Goodness! Where did March go? Well, for Iain and me it went to the Caribbean where we spent ten days island hopping. We flew to Antigua and flew back from Barbados having visited so many islands in between that it all becomes a bit of a beautiful daze. It was a gorgeous holiday. Never have we seen so many vibrant colours used on the houses. Particularly in Antigua where you would find a sweetie-pink house with an orange roof and yellow shutters, or a seagreen wall with dark blue decorations, finished with a golden railing – absolutely joyous this celebration of colour. The young ladies too liked to be daring; bright yellow mini-skirts tugged over, in some cases, quite sizeable embonpoints, their hair highlighted with gold and dressed in ringlets, they were stunning in their beauty. The only down side, for me, was the method of hopping from island to island. When our boat, the SS Serenissima, couldn’t berth at a pier we had to assemble in our life jackets and make our way down a wobbly companion-way to where, at the bottom, two strong sailors took a hand and an elbow each and said “jump”. At this point you aimed for the side of a rocking Zodiac rubber boat. At the next command you jumped onto a box in the boat, and then into the boat itself. As if this was not enough, you had to do the whole thing in reverse at the other end. After six of these terrifying episodes I decided I had been publicly humiliated quite sufficiently and went on strike. No more island hopping unless we were firmly attached to dry land. But the holiday itself was the greatest fun, with charming company on the boat, a superbly trained staff and a really enterprising and professional young expedition leader.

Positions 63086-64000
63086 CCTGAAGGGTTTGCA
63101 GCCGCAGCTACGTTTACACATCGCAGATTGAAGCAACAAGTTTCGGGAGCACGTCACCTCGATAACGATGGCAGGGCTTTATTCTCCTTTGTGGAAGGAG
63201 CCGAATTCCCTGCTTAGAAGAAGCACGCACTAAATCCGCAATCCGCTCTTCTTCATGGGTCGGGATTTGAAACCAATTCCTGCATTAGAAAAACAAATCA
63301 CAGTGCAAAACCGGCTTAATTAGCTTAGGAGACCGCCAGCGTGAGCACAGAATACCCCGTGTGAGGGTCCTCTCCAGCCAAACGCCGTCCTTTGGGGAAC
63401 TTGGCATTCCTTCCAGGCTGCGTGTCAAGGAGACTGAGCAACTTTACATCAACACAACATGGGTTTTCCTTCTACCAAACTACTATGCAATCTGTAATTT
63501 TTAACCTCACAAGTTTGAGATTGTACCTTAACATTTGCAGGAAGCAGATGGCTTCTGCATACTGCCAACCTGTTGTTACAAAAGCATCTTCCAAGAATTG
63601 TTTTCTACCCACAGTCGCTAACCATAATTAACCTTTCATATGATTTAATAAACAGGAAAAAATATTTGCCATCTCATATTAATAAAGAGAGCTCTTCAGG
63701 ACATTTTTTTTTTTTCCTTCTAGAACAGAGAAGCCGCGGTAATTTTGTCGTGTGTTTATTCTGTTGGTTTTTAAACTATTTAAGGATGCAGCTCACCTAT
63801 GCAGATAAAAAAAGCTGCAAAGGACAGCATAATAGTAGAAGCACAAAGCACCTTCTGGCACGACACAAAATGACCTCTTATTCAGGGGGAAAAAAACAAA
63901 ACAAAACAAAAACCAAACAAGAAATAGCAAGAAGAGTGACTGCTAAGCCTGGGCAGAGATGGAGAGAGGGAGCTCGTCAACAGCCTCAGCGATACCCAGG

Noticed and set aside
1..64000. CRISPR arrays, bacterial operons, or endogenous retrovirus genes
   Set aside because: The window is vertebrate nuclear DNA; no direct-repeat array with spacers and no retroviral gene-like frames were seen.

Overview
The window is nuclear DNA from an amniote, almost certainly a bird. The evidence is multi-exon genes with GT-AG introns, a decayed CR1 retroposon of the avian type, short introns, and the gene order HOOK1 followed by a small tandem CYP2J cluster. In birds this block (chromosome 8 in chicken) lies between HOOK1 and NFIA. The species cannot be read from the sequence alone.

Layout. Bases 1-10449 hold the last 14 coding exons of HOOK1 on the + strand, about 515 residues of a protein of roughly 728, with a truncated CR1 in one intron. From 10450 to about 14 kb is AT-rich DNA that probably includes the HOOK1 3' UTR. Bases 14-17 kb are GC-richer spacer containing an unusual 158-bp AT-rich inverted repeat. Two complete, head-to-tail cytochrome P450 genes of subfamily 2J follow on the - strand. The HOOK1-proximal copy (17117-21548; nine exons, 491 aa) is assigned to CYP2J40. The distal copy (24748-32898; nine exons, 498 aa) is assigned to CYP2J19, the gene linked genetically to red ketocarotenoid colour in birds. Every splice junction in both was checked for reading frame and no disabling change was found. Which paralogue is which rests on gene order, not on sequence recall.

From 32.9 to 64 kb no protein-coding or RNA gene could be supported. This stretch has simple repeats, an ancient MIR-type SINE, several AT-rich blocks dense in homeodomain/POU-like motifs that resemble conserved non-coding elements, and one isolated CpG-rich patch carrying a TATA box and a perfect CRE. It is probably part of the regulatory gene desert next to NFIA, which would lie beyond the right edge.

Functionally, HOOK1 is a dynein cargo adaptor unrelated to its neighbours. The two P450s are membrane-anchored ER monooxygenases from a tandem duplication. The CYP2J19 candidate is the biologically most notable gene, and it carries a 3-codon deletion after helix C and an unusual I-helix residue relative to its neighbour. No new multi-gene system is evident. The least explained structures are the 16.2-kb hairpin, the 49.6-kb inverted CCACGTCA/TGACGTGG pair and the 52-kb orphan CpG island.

We left Barbados in 26 degrees of heat and returned to Gatwick in 6 degrees. How our hearts bled for new passengers in the searing sun and scorching heat as the sleet and snow battered our Caithness windows. How we pitied them, taking their sundowners on the afterdeck as we clutched a warming toddy in our frozen hands. Not too much time for reminiscing, though, as we had next to prepare for Iain’s inauguration as Chief of Clan Gunn in Edinburgh on the 16th April. This was a great occasion, held at the Merchants’ Hall. Ben Kinsman, our grandson, proudly carrying his grandfather’s flag, led the new Chief into position.. The Lord Lyon then spoke interestingly about Chiefs in general and presented Iain with his Letters Patent – i.e. his new Arms; Iain thanked the Lyon and the Clan and proceeded to re-commision Robert Kamp Gunn and Richard Gunn as Commisioners for the Netherlands and North America respectively, presenting them with a document and a pinsel – the kind of triangular flag you see in paintings of medieval jousting – and then he had pleasure in appointing Todd Wall, the newly retired President of the New Zealand Society of Clan Gunn, as Commisioner in New Zealand.
After three hearty cheers for the new Gunn of Gunn, the party retired for drinks. Presents were given. Iain was already wearing the kilt which had been made for him by Alexis Kehm in Florida and gifted by her and the North American Society. A lot of whisky appeared , some beautiful glasses from Nova Scotia; jellies and spreads and a picture from Canada and a hunting knife authentically decorated and presented by Bucky Nelson. Iain was very moved by all the kindness and evidence of people’s generosity. The very good dinner which followed was enjoyed by all. It was certainly an occasion which we will remember for ever.
So April moves on. We are in the icy grip of an Arctic stream of air bringing snow and very cold winds. The daffodils are in full bloom, the lambs are sheltering in their mothers’ sides, the calves don’t seem to feel the cold the same way. Trees are bursting into leaf – much later than down south – even in Edinburgh they were fully out. I must say that I always rather enjoy a second Spring when we have been away, although my thoughts do tend to turn, at the moment, to the warmth and light of the Caribbean experience. Also something we will not easily forget.